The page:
An undated blueprint from inside the Parchin military site. (AP) (AP)
Parchin military site, Iran


Amano Rouhani

Iranian President Hassan Rouhani (R) with UN nuclear chief Yukiya Amano. (AP/Vahid Salemi)

Senior atomic experts believe that Iran had been covering up evidence of nuclear development prior to signing the nuclear deal with the six global nations, Fox News reveals.

There is reason to suspect that Iran has attempted to “sanitize” a sensitive military site ahead of a visit by international inspectors, a Fox News report indicates.

Iran granted the International Atomic Energy Agency (IAEA) access to the Parchin site just last month.

The IAIA had previously confirmed that Parchin contained a so-called “containment vessel,” or special chamber, for testing nuclear equipment, including triggers to detonate a warhead, Fox reports. However, “when the IAIA toured the site for its upcoming report on Iran’s past and present program, the containment facility and equipment were gone, making it that much harder to test for radioactive residue.”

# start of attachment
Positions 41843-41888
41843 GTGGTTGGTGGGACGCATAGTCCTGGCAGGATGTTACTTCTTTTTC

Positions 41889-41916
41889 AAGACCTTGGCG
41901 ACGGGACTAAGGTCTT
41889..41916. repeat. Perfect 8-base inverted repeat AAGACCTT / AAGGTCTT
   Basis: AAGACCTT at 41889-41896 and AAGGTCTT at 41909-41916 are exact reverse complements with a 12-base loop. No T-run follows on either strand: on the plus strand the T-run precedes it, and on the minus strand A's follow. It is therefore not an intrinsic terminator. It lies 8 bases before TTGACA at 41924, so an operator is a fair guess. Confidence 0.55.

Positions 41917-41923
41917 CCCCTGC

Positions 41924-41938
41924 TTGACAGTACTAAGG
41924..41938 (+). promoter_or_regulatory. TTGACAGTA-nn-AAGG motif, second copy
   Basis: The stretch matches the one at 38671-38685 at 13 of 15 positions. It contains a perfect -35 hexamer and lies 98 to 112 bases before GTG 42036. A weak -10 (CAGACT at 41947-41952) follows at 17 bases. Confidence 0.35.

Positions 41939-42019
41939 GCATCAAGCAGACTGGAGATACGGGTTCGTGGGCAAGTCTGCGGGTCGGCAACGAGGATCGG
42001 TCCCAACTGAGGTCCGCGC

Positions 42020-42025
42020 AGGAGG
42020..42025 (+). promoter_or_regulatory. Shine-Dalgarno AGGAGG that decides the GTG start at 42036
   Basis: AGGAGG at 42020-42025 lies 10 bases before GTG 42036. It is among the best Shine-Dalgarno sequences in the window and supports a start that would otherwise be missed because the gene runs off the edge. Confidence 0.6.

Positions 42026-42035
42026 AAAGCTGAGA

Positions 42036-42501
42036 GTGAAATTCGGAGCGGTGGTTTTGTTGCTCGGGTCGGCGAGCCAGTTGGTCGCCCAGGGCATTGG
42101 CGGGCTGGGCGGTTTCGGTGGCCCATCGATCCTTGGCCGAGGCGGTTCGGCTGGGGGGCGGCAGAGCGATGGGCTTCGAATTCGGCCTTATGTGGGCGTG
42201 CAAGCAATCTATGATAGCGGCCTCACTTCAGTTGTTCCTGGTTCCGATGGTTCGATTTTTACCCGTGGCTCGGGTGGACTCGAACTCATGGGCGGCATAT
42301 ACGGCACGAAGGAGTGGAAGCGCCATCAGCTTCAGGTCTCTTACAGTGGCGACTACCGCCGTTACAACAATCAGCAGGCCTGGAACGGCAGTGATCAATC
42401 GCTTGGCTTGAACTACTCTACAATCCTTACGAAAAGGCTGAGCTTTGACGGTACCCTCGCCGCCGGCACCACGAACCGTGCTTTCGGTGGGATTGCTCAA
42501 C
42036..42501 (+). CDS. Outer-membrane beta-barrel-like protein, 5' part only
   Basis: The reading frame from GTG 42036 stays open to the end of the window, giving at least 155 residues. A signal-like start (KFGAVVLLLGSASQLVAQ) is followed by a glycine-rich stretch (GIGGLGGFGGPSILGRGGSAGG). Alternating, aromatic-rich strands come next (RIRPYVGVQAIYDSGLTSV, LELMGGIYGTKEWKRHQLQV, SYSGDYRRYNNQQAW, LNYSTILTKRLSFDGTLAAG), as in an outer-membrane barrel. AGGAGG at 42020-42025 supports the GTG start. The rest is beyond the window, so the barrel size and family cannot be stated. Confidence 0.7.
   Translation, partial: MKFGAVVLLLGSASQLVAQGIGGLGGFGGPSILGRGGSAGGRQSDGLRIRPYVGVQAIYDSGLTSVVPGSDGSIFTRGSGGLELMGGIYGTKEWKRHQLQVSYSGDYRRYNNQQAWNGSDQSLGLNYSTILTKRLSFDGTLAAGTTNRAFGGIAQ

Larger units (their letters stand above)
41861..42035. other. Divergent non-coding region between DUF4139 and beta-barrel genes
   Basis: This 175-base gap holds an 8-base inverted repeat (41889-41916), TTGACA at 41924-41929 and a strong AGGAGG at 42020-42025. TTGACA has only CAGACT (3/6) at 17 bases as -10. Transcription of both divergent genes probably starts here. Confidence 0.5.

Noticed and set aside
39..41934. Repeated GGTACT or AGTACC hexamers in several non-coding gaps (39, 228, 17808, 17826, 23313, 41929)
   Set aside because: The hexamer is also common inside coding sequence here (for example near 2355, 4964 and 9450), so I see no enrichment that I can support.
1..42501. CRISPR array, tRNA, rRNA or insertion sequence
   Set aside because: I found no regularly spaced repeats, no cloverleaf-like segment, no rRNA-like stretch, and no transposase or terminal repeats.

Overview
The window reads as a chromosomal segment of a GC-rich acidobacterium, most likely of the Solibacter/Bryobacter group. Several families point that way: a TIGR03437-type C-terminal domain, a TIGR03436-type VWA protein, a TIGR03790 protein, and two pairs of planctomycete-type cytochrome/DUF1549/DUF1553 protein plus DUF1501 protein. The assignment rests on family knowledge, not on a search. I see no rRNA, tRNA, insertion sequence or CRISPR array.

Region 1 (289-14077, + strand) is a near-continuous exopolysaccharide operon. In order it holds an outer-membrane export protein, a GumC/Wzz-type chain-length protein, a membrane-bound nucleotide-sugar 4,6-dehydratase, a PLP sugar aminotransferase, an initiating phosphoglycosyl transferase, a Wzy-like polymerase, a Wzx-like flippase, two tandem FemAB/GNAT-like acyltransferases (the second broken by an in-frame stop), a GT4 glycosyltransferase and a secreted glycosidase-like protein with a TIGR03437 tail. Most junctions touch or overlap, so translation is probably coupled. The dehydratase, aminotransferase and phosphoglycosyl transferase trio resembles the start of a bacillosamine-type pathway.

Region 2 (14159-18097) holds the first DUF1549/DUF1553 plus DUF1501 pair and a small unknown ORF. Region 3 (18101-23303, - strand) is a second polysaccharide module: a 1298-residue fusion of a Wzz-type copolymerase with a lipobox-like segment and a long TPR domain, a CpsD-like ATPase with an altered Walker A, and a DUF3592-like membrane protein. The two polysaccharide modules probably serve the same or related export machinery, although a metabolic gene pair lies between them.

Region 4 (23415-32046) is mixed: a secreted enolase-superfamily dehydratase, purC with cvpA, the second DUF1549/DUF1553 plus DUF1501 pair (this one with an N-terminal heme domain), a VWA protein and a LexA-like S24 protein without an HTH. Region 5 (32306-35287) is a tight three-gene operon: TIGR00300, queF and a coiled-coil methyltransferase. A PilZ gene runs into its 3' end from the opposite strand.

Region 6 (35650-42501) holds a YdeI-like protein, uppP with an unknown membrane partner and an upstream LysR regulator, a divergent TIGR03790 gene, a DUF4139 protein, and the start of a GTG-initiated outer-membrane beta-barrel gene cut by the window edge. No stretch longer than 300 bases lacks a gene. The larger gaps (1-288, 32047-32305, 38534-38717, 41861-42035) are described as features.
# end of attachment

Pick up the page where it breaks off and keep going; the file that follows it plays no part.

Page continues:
The source was not authorized to speak on the record, Fox adds.

Following his visit to Tehran last month, the head of IAEA, Director-General Yukiya Amano, confirmed that renovations had taken place at Parchin and that equipment was missing, but provided no further detail, the Fox report continues.

“We entered a building which the Agency had previously only been able to observe using satellite imagery. Inside the building, we saw indications of recent renovation work. There was no equipment in the building,” Amano said.

“Our experts will now analyze this information and we will have discussions with Iran in the coming weeks, as foreseen in the Road-Map,” Amano added. The “Road-Map” refers to the nuclear deal signed between Iran and the US-led P5+1 nations.

“Iran needs to explain why it renovated an empty building over and over and over again,” Olli Heinonen, a ‎senior fellow at the Harvard Kennedy School of Government’s Belfer Center for Science and International Affairs and a former IAEA deputy director, told Fox News.

Furthermore, trace detection for radioactive material is not reliable, Heinonen said. “You can repaint, and pour concrete, to hide radioactive residue or simulate the tests with non-nuclear material.”

By: United with Israel Staff
With files from Fox News

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